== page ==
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        Caché opens with a long shot of a house on a street in Paris. The camera is fixed and unmoving and only the occasional pedestrian or car going by breaks up the lack of action. This shot sets the stage for the film but also allows the opening credits to appear across the scene listing (in a very small font!) no less than 15 different production companies from France, Germany and Austria. Raising money for Caché must have taken a while, and after the big fight over the Producing credits for Crash, maybe it's a good thing that Caché didn't get any Oscar nominations. This French film (with subtitles) made the rounds of all the film festivals last year and created quite a buzz starting with Cannes where it won best director for Michael Haneke. But mostly, I wanted to see Caché because it stars Juliette Binoche. She always seems to pick films that are out of the mainstream. This new film tells the story of a family living Paris. At first, the family seems to very normal. The mother (Binoche) works for a publisher and the father (Daniel Auteuil) is a TV personality. Their teenage son (Lester Makedonsky) stars on the school swim team. This apparent normality is disrupted by the arrival of mysterious anonymous videotapes. The tapes last for hours, showing the outside of their house, the camera unmoving. Accompanying the tapes, are pictures that might have been drawn by a child but which are violent. The police will not help. The stress on the family grows and grows. The father begins to have dreams from his childhood which have some strange relationship to the tapes which lead him eventually to someone from his past (Maurice Bénichou). I won't say more.

        Caché is a kind of film that has gone out of style except for some horror movies, which this is not. It has the style of Alfred Hitchcock, in the continuous building of tension both on the screen and for the audience to the point where both the characters on the screen and the audience are at the breaking point. Caché is also like a Hitchcock film in the use of film tricks to accentuate the tension. It is excruciating watching the tapes, waiting for something, anything to happen. While it is very manipulative, the director, Haneke does a great job of building the tension and then releasing it in one horrifying scene. The father's dreams of his childhood are juxtaposed with the tapes by presenting them also as one motionless camera shot. So we and he are powerless to do anything but sit and watch the action unfold. The cast is very good. In addition to Binoche who is her usual strong self, it is really Auteuil as the troubled father who carries this film. He is very good. And Bénichou who comes out the past to haunt Auteuil really knocks you for a loop.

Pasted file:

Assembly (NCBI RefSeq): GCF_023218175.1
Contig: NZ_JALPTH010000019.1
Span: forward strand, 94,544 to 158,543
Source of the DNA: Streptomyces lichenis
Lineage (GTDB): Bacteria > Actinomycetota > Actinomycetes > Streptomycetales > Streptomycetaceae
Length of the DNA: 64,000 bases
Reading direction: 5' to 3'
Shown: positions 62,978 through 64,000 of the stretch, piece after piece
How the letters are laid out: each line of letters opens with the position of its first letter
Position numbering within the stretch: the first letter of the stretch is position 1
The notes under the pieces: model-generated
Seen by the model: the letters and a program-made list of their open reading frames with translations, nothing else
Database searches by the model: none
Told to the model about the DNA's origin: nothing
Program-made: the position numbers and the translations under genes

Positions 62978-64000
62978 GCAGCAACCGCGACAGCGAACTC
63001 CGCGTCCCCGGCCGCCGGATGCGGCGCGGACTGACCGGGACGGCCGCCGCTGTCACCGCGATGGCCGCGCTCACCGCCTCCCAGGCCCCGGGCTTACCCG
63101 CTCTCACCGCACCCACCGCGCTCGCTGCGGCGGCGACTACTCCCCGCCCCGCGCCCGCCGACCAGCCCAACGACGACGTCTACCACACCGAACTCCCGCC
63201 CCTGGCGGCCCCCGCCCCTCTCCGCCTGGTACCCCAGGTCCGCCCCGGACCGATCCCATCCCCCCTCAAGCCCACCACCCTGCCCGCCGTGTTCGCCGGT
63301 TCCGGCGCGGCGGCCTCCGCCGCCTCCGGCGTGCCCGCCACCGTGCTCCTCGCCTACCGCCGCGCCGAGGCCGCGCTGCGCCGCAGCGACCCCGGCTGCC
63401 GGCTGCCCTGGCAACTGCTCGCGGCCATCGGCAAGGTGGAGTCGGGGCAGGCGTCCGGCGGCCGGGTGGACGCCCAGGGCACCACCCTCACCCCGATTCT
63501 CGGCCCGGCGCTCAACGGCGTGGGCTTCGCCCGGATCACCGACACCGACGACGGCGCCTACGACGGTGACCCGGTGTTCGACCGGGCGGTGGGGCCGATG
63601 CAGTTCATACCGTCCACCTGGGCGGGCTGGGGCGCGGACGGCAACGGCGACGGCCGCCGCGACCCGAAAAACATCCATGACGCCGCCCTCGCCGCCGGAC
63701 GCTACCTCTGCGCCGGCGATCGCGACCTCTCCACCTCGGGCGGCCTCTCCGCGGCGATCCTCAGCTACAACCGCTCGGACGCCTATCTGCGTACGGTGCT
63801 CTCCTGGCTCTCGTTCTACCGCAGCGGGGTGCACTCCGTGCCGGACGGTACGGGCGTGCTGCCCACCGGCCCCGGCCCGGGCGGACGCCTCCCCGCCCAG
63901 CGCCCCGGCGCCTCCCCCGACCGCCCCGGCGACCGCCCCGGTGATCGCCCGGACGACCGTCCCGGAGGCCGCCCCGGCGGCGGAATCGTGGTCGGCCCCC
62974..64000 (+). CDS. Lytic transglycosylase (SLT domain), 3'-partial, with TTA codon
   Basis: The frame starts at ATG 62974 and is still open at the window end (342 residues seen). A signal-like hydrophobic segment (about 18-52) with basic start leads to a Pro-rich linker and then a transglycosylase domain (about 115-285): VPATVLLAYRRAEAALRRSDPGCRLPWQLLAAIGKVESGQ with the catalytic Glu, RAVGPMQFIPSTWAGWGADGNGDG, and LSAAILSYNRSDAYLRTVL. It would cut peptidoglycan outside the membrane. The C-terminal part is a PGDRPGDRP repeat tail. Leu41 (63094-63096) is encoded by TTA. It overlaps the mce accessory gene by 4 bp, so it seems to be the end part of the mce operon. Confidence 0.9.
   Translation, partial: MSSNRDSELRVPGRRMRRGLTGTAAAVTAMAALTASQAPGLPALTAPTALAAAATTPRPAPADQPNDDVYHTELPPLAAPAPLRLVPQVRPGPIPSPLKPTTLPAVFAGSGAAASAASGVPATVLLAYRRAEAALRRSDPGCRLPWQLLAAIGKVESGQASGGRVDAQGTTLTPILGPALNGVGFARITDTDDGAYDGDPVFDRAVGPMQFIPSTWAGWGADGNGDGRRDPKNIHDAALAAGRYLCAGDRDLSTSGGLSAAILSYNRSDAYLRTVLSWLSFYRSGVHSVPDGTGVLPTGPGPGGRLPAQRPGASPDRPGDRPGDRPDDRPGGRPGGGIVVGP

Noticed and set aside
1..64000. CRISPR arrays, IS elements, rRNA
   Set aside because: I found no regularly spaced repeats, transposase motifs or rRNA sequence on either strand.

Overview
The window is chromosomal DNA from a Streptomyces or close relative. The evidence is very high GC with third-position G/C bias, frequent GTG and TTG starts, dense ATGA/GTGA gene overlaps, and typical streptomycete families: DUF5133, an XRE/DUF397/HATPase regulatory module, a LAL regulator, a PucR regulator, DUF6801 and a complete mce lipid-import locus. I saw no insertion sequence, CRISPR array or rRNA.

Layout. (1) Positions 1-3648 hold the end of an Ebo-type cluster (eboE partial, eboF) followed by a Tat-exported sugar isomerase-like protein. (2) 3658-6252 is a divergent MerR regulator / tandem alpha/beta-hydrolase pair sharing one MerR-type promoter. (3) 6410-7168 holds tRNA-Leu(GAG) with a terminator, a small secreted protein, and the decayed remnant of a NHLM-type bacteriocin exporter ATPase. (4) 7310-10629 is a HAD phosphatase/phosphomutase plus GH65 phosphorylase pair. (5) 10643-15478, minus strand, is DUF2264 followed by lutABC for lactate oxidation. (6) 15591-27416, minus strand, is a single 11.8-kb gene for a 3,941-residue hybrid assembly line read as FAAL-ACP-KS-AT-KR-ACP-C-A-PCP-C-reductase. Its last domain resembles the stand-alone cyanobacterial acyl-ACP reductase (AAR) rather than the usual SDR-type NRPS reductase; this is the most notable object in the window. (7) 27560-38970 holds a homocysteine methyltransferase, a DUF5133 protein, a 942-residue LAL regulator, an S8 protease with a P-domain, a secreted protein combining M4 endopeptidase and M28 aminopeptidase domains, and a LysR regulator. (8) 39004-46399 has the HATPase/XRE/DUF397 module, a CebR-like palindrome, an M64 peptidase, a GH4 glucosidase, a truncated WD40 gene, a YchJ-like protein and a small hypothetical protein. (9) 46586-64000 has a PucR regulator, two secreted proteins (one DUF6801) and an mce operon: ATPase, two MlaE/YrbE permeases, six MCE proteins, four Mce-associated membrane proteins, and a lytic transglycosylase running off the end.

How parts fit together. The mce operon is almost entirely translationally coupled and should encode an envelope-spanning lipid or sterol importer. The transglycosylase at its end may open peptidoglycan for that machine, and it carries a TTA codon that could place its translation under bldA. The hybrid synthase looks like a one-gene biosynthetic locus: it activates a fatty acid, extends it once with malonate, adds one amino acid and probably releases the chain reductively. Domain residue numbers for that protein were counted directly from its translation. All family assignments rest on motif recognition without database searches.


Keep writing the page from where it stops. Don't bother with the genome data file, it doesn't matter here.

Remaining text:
Caché is not a horror film but it is structured like one and has some shocking scenes. For instance, you find out where the expression, "like a chicken with its head cut off" comes from. It's not an easy movie to watch. Plus Caché does not have a Hollywood-type resolution at the end. It is much more like real life where sometimes you never find out what's happening to you and why. Still its unsatisfying after sitting through two hours of tense scenes to be left wondering what it was all about.